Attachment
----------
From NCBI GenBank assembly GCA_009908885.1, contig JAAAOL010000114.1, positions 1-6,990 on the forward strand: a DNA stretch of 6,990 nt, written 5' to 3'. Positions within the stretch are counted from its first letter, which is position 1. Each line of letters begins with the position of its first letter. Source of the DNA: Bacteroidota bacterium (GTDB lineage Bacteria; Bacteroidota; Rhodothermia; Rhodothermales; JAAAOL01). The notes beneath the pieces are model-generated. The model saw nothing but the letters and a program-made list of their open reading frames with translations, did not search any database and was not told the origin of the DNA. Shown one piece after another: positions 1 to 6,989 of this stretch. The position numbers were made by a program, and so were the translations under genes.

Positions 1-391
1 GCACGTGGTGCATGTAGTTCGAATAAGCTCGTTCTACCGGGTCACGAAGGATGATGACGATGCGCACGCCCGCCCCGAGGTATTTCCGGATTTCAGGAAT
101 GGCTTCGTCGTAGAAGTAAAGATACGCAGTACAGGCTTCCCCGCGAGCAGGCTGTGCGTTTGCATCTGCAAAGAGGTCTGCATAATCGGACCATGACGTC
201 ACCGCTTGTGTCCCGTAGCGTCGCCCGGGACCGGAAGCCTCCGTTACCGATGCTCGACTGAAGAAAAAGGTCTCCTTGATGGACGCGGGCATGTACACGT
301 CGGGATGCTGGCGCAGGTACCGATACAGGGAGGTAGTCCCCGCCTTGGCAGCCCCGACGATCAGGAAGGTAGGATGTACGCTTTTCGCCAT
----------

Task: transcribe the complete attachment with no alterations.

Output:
From NCBI GenBank assembly GCA_009908885.1, contig JAAAOL010000114.1, positions 1-6,990 on the forward strand: a DNA stretch of 6,990 nt, written 5' to 3'. Positions within the stretch are counted from its first letter, which is position 1. Each line of letters begins with the position of its first letter. Source of the DNA: Bacteroidota bacterium (GTDB lineage Bacteria; Bacteroidota; Rhodothermia; Rhodothermales; JAAAOL01). The notes beneath the pieces are model-generated. The model saw nothing but the letters and a program-made list of their open reading frames with translations, did not search any database and was not told the origin of the DNA. Shown one piece after another: positions 1 to 6,989 of this stretch. The position numbers were made by a program, and so were the translations under genes.

Positions 1-391
1 GCACGTGGTGCATGTAGTTCGAATAAGCTCGTTCTACCGGGTCACGAAGGATGATGACGATGCGCACGCCCGCCCCGAGGTATTTCCGGATTTCAGGAAT
101 GGCTTCGTCGTAGAAGTAAAGATACGCAGTACAGGCTTCCCCGCGAGCAGGCTGTGCGTTTGCATCTGCAAAGAGGTCTGCATAATCGGACCATGACGTC
201 ACCGCTTGTGTCCCGTAGCGTCGCCCGGGACCGGAAGCCTCCGTTACCGATGCTCGACTGAAGAAAAAGGTCTCCTTGATGGACGCGGGCATGTACACGT
301 CGGGATGCTGGCGCAGGTACCGATACAGGGAGGTAGTCCCCGCCTTGGCAGCCCCGACGATCAGGAAGGTAGGATGTACGCTTTTCGCCAT